N. Korea Arms Talks End With Little Progress

By Philip P. Pan
Washington Post Foreign Service
Saturday, November 12, 2005

BEIJING, Nov. 11 -- Six-nation negotiations aimed at dismantling North Korea's nuclear programs adjourned Friday with delegates reporting little progress and agreeing only to hold more detailed negotiations "at the earliest possible date."

The chief U.S. envoy, Assistant Secretary of State Christopher R. Hill, described the talks as "businesslike" but said negotiators did not have enough time to come up with a plan for disarming North Korea or even to settle on a framework for future discussions.

The delegates left after three days of meetings so officials could attend an Asian economic summit in South Korea next week. Hill said bilateral and working-level meetings could be scheduled soon, with full talks resuming in Beijing again perhaps in December or January.

A prior round of talks in September ended with a vague North Korean promise to close its nuclear programs in exchange for aid, diplomatic recognition and security guarantees. But key issues remain unresolved, including procedures on dismantling the programs, verification and when other nations would begin providing the North with promised assistance.

Hill urged North Korea to immediately shut down a nuclear reactor used to produce weapons-grade plutonium but said he had rejected a North Korean offer to comply in exchange for a compensation package. Hill said the United States did not want to reward the North without a full agreement.

"The existence of these programs is the problem, not whether they're working or not," he said. "We don't want to be pushed on to a sidetrack of dealing with a freeze . . . Anything frozen can be unfrozen, and we're just not interested in that type of reversible step."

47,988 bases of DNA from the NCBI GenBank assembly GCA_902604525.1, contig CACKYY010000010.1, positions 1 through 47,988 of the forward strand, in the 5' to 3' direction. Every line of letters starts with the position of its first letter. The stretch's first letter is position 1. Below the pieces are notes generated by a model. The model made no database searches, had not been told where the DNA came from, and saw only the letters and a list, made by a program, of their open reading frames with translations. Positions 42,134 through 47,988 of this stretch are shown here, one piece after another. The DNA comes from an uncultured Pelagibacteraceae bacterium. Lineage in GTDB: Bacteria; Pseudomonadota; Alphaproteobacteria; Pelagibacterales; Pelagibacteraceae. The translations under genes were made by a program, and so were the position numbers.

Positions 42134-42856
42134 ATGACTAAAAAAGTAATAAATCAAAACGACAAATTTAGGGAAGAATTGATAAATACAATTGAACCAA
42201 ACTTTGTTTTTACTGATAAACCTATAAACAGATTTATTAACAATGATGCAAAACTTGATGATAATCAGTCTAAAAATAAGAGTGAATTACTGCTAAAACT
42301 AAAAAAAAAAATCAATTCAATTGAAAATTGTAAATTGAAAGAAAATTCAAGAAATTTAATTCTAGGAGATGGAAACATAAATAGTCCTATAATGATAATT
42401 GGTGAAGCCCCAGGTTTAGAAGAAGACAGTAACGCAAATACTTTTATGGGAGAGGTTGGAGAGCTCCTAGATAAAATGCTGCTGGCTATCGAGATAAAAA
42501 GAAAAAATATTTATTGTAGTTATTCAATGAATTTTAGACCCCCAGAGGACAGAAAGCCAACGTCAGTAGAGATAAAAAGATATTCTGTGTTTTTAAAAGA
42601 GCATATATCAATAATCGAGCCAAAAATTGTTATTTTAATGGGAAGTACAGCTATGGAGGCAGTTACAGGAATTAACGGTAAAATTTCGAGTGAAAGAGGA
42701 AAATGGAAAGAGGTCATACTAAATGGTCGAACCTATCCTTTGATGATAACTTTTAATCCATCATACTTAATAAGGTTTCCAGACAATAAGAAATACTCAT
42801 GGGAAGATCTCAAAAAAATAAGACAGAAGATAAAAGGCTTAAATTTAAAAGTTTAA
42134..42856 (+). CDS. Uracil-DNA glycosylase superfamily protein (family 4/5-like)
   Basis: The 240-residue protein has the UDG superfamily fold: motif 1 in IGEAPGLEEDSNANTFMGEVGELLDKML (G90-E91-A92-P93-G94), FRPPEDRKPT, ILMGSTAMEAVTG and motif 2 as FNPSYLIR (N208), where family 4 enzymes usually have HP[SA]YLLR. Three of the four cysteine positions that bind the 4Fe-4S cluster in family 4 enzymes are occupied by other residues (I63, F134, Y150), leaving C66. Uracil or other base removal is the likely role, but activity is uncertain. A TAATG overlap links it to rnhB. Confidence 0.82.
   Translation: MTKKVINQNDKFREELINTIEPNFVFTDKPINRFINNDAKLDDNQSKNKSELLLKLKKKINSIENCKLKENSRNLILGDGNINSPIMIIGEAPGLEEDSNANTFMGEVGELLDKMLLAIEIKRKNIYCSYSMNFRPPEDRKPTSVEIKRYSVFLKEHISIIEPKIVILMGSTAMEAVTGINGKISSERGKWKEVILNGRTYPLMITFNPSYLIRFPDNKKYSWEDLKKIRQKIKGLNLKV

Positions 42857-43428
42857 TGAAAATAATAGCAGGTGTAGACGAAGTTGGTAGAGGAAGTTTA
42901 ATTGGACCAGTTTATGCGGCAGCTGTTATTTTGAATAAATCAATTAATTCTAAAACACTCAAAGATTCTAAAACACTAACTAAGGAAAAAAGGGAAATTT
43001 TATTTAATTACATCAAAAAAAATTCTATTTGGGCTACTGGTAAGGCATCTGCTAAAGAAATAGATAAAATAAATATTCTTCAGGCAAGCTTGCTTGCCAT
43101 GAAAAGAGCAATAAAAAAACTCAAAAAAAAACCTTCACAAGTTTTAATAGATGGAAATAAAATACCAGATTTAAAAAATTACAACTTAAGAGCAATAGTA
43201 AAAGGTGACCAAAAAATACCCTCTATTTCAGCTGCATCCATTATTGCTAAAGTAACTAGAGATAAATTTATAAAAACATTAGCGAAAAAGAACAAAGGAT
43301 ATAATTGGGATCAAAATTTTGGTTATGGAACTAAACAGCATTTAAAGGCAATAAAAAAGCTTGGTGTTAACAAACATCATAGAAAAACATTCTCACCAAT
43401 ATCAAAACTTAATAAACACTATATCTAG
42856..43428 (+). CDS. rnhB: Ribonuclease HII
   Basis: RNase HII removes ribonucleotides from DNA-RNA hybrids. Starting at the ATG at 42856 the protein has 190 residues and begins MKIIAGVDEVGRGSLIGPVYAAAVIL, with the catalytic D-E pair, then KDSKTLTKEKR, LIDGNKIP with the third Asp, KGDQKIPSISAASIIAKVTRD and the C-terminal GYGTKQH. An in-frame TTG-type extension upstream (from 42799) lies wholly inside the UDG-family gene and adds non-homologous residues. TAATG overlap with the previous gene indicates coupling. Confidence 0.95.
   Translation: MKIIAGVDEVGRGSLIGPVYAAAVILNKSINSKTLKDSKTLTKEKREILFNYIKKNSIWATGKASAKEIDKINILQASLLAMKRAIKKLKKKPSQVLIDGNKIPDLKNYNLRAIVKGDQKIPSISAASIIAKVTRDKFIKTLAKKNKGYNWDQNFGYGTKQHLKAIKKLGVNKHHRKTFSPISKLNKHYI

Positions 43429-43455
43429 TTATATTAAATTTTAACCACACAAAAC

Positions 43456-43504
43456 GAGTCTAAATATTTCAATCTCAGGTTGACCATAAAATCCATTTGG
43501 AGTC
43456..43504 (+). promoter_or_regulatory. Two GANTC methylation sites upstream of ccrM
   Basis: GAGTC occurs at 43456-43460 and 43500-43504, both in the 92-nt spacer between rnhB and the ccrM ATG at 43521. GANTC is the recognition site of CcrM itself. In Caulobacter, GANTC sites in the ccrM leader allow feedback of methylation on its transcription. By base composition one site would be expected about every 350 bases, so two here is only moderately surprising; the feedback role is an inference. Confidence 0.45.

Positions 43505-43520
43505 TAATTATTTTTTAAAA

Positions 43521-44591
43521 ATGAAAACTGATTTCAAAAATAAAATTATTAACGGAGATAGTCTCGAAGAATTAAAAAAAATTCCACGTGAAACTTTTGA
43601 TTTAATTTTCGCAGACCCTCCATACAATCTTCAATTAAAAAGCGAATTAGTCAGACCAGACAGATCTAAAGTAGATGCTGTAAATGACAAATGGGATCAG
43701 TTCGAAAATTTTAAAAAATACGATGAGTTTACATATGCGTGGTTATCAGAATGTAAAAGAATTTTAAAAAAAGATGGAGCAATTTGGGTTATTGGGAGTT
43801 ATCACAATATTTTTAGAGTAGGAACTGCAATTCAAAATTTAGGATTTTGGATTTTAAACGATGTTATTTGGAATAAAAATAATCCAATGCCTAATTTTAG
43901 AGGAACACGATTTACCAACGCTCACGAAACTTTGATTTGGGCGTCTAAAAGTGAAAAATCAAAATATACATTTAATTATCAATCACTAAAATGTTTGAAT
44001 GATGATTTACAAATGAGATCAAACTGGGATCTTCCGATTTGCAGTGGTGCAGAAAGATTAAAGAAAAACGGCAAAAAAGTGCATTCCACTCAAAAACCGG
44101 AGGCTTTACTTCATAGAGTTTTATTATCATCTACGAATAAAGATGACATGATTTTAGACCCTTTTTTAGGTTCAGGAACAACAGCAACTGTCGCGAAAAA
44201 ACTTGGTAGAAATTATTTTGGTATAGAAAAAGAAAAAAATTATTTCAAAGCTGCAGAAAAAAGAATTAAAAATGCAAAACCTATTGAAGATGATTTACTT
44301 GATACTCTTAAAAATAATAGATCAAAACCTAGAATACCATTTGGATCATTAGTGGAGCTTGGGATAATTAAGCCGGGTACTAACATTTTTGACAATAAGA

In a potentially significant development, Hill said North Korea raised but did not press a demand that it be provided with a light-water nuclear reactor before it disarms, a key stumbling block in the last round of talks.

Hill said he and envoys from the four other nations -- China, Japan, Russia and South Korea -- were united in insisting that the request be discussed only after the North had dismantled its nuclear facilities and opened itself up to inspections.

"It was mentioned a couple of times, but it was not an issue we had to devote much time to, so maybe that's encouraging," Hill said. He cautioned that it was too early to conclude the dispute had been settled.

North Korea's chief envoy, Vice Foreign Minister Kim Gye Gwan, did not mention the light-water reactor in remarks to reporters after the talks adjourned.

But Kim warned that "financial sanctions imposed by the U.S." on North Korea would "hinder the implementation of the commitments we have made." Hill said Kim was referring to a U.S. determination in September that a bank in the Chinese territory of Macau had been laundering money for North Korea. As a result, the Banco Delta Asia SARL announced it was closing the accounts of all North Korean clients, and the Macau government was assuming temporary control of the bank.

A senior U.S. official, speaking on condition of anonymity, said the North Korean negotiators appeared to be confused by the issue and seemed to believe that the U.S. government had frozen the North Korean accounts. He said the North Koreans did not use the complaint to derail the talks.

© 2005 The Washington Post Company